For a safe practice blade that can stand up to accidents and clashes with the occacional bo/katana work, etc. I don't think there is anything out there that is comparable. Of course, working with even a dull metal blade is very dangerous and should only be done after one has acquired appropriate feeling for the weapons and distances involved. Every once in a while it is interesting to feel what a steel blade feels like against a bo in jodan uke, for example. I am surely not advocating full speed all out practice like this, however.

Hopefully in the next few months I can speak more authoritatively on this, as I plan on ordering two of the gorin iaito (one for the wife).

Posted on: 2004/6/6 17:51
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Unsharpened steel iaito to practice in Bujinkan?
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Ok, here comes the problem we've spoke in the previous posts: obviously, the alloy blades are not made for Bujinkan training, so the idea is to get a sword that is built as an iaito but from steel, unsharpened.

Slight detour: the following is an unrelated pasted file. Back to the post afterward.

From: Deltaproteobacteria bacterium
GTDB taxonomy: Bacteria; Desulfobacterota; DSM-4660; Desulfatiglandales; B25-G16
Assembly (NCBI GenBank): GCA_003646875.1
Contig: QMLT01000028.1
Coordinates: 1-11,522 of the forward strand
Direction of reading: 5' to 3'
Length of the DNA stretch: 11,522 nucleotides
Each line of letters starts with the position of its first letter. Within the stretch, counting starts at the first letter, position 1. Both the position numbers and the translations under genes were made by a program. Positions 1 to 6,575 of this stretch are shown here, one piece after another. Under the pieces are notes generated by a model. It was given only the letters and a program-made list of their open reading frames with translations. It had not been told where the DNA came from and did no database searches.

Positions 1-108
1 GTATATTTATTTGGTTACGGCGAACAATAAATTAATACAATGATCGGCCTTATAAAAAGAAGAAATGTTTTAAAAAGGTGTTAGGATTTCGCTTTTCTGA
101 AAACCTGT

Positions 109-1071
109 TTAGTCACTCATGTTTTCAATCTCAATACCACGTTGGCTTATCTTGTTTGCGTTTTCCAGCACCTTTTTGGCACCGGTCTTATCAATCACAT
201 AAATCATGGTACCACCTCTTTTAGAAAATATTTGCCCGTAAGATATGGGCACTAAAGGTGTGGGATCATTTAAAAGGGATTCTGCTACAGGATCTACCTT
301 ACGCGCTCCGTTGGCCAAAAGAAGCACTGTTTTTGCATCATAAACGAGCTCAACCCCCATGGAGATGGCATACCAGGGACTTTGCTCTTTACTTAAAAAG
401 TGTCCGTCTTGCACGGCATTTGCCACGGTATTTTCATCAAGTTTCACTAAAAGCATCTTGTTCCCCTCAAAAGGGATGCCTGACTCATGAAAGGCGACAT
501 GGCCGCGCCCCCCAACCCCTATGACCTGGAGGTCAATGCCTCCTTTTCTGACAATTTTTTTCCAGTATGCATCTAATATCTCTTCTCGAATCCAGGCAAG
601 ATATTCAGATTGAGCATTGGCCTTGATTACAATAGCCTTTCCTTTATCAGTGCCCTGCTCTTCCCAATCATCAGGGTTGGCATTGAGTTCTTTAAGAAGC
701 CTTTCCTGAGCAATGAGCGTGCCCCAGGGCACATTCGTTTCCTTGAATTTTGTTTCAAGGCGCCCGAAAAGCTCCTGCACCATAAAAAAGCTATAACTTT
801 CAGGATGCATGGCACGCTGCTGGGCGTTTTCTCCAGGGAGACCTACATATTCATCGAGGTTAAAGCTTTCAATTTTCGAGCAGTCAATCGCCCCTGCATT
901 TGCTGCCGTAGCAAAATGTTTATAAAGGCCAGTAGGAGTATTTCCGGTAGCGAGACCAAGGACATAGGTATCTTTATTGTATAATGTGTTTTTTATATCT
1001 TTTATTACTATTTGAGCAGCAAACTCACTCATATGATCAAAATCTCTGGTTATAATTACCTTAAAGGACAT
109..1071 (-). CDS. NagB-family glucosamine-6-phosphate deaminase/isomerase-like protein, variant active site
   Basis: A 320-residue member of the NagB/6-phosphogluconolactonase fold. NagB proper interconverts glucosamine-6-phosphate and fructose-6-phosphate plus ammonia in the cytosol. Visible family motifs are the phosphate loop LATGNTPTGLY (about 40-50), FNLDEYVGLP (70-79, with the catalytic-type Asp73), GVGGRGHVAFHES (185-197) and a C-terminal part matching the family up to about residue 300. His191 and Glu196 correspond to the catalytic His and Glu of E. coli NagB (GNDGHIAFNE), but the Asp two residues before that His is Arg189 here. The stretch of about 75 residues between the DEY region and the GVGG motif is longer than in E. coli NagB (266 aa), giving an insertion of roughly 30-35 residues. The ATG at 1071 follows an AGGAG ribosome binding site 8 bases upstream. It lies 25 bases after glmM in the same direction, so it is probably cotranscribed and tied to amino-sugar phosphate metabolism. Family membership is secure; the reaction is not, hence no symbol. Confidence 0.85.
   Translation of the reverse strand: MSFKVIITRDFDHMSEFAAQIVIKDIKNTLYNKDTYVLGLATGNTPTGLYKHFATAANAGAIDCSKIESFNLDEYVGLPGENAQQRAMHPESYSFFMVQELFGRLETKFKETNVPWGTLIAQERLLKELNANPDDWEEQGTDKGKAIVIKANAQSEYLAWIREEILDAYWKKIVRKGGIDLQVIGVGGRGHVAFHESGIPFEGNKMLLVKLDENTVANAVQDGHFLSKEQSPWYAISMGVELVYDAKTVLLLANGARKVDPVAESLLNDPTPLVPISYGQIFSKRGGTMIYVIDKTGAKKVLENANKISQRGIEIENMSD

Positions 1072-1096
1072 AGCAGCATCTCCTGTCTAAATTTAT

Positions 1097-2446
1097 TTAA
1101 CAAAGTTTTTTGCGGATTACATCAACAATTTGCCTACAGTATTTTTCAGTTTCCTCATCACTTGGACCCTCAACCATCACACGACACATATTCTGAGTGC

I perfomed some searches over the internet, what I found as unsharpened steel iaitos are only blades made by Paul Chen (I dont understand why Japan is not producing such thing...). Two of them looks very close to my Nosyuiaido sword (which, by the way, is an wonderful piece), considering the things I can see on a page preview - blade shape and curvature, tsuka lenght and shape, fittings. I am speakign about either a Nami or a Gorin blade, you can see them in several places: http://www.swordsdirect.com/paul-chen-training-swords.html or http://www.mantisswords.com/iaito_katanas.htm.

I am not sure about the real quality of those swords but I think I do have a real and decent perception of what I should espect at that price; I would appreciate anyone's suggestion on this matter. Do you own one of those models, ever used any, are they ok to practice in Bujinkan katas? I dont want to streight the blade on my knees whenever my partner will cross his bo with it :)

Posted on: 2004/12/26 3:03